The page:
H/T Ophelia Benson and her commenters.
This topic is, of course, never ending. It's been brought up this time over at the Huffington Post, by Alan I. Leshner, CEO of the American Association for the Advancement of Science, and Executive Publisher of Science, .
As usual with accommodationists, there is no real understanding of what non-accommodationists actually say, which has its nuances. What we say isn't just "religion and science are incompatible", which is ambiguous, and could mean various things that are false. We do say that, but we go on to gloss what we mean by it.
In my case, what I say is something like this: they are incompatible in a sense. Accordingly, it is misleading to state simply “science and religion are compatible” as if there's no problem. If you say that, you'd better gloss it, and you'd better acknowledge that, in the sense that actually matters to traditionally religious people, they may not be compatible, and that there's thus a big problem. When I was a religious person, I didn't care whether it was psychologically possible for some or even many people to be both (a) scientists and (b)religious. I cared about the consistency between (1) the truth claims of the sort of the religion I subscribed to and (2) the more robust truth claims of science, and inferences that could be reached from these together with other fairly plausible premises.
The position as I see it is something like this: viewed historically, religion needs to thin out its epistemic content, or to introduce notions of the capricious way supernatural beings act, or to adopt intellectually unacceptable ad hoc tactics of various kinds, in order to maintain a formal compatibility with the scientific picture of the world; the advance of science pushes God into smaller gaps; and some religious views are plainly inconsistent with robust scientific findings. All this reflects a general mismatch between the scientific approach to the world and the religious approach, which follows from (1) the fact that they use different methods for discovering the truth and (2) the methods of science do not, historically and contingently, reach the same conclusions as previously reached by religion. It turns out that religion needs to adapt constantly, thinning out its original truth-claims or making various ad hoc manoeuvres, or it find itself plainly contradicted by science.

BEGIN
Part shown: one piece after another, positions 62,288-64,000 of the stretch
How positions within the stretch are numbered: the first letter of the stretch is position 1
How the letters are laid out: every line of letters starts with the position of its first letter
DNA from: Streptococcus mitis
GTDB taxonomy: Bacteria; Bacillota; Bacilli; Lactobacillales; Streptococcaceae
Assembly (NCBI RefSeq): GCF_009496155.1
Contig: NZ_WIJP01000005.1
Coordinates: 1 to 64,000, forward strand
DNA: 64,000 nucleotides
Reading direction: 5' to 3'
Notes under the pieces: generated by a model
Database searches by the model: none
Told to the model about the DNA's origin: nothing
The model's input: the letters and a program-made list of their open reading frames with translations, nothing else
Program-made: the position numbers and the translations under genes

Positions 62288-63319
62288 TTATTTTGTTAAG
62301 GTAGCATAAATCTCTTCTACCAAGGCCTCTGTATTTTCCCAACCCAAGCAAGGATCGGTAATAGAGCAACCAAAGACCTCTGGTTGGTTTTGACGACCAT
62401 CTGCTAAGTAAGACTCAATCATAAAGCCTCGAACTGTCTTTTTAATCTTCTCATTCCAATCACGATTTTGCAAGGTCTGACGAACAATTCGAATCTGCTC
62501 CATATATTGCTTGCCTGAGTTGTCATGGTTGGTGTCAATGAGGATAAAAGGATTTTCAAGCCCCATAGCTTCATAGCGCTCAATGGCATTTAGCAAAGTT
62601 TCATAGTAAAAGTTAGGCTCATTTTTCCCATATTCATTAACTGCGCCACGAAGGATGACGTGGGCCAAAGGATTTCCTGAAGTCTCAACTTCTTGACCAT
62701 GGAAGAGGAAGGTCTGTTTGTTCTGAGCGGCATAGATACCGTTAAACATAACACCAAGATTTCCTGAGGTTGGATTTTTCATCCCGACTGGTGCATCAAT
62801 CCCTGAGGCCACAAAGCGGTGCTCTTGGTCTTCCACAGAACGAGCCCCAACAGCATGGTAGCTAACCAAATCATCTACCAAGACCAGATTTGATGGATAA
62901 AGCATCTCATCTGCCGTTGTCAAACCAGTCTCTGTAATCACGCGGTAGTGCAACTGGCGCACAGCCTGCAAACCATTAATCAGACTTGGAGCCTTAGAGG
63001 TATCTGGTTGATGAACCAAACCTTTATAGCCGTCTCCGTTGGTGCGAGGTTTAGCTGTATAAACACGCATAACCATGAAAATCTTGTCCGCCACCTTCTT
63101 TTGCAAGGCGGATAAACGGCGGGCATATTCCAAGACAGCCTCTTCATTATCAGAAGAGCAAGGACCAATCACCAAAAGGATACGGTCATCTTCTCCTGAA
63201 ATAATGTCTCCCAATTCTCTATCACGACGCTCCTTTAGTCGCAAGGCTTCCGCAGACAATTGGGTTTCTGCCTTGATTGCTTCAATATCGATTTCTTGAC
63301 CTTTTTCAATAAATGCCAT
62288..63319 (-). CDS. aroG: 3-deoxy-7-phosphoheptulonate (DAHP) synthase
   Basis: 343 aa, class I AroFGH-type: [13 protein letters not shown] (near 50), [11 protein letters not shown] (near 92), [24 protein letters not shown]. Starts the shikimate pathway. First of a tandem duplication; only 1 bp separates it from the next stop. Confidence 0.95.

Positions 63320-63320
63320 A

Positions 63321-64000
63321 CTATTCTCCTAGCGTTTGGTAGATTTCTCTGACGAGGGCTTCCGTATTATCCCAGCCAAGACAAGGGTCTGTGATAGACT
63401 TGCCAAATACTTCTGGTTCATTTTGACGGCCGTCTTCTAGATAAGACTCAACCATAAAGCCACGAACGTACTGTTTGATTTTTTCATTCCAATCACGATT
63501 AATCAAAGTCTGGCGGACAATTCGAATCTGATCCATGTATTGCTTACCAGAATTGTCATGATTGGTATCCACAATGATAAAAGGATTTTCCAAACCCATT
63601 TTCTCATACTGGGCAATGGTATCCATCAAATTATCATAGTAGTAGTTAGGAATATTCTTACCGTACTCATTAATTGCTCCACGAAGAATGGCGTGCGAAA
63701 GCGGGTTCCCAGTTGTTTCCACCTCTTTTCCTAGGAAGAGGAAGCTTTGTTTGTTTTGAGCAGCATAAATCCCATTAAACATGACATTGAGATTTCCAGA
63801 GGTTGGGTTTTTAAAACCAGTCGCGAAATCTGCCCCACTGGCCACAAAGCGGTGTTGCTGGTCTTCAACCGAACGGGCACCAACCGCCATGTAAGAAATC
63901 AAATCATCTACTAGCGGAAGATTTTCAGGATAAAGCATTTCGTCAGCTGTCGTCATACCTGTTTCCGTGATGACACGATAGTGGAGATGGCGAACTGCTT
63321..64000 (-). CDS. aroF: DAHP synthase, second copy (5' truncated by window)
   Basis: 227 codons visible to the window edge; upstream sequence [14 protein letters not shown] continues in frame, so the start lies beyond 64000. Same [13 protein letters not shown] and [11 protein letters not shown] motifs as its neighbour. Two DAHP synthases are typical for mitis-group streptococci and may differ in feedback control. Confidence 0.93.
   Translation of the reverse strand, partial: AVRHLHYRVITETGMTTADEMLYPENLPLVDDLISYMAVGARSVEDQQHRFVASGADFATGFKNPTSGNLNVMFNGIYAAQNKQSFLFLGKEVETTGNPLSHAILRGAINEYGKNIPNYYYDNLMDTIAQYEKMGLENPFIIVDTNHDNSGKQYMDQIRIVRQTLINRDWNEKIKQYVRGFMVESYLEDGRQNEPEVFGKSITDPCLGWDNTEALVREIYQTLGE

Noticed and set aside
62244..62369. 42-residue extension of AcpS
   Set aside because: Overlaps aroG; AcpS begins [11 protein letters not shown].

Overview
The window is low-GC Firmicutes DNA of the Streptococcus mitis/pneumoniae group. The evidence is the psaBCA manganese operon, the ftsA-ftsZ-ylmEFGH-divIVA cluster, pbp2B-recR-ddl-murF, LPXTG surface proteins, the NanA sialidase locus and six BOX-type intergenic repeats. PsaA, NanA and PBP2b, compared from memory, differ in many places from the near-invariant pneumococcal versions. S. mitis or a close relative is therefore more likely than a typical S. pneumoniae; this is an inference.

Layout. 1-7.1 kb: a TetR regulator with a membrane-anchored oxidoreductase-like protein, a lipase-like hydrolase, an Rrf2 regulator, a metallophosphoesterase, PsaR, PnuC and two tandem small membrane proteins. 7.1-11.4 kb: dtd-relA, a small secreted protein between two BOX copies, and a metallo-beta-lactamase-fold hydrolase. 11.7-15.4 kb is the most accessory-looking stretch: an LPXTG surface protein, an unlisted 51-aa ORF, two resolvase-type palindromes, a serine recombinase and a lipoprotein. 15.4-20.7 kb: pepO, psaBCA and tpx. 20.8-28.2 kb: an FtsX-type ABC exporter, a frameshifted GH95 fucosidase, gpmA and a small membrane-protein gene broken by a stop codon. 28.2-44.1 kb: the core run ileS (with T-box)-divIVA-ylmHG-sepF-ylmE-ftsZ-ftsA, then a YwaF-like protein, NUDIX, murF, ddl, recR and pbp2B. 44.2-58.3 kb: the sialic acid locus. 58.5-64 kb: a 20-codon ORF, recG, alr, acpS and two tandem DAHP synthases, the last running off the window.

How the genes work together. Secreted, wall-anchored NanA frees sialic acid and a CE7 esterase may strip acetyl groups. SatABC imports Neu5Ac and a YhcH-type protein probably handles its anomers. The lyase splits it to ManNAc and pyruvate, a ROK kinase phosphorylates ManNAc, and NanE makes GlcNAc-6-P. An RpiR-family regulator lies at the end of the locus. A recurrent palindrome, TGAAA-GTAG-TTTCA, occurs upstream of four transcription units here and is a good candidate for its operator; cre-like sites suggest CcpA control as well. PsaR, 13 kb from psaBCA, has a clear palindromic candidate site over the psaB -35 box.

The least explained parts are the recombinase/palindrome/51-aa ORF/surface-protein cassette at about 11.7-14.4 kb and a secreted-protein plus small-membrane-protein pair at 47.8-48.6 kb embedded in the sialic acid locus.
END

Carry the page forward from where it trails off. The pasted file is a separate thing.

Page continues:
All of this then feeds into arguments that the religions of the world are probably false across the board. The evidence is that they use unreliable means of looking for knowledge - but why, if they have access to gods, angels, etc.? Meanwhile, various specific religions are already falsified to the extent they are plainly or less plainly inconsistent with robust elements of the scientific picture of the world.
As far as I know, non-accommodationists like me, Jerry Coyne, and Ophelia Benson all see it much the same way. We are not clones of each other, and our views may have minor differences. Jerry and Ophelia might not sign on to every word in this post. But we are all prepared to spell out something like the above story – and we have done so on various occasions. We don’t claim that no religious view could ever be logically consistent with what is known by science at a particular point in history - that's palpably false because some religious views, such as an extreme Deism, are so thinned out as to be unfalsifiable - but we do object to simplistic, misleading claims that “science and religion are compatible”.
Nothing about the non-accommodationist accounts is falsified by telling us, over and over, that a lot of scientists are religious. That's really about psychological compatibility. Note, though, that the evidence suggests that a far higher proportion of scientists are not religious, compared with the general population.
Moreover, those who are religious tend to have a very thinned out view - in this survey data only 3.7 per cent of scientists found most truth in a particular religion! By contrast, 73.5 per cent thought there was basic truth in many religions, but one must wonder what those basic truths are, since 62.2 per cent either just plain do not believe in God or say they don't know and there's no way of finding out. Those figures must overlap heavily, so it looks as if the sort of truth that many scientists find in religion is most likely some kind of generic morality or the like. (Only 9.7 per cent believe in God without any doubts and only about 23 per cent attend church more than 1-5 times per year.)
More research needs to be done, but the data we have is totally consistent with the non-accommodationist idea that science tends to push people either away from religion entirely or into some sort of "thin" religion with little of the traditional content. That is not going to comfort religious people who are suspicious of science, and nor will it comfort those accomodationists who want to paint the picture that there's just no problem. For what it's worth, the data we have favour the non-accommodationist position, once the latter is understood - and not represented by a straw man version.
Frankly, I think the better evidence is what you get when you simply place the claims of various religions side by side with the more robust findings of science. Given what we now know, do the religious claims seem plausible or not?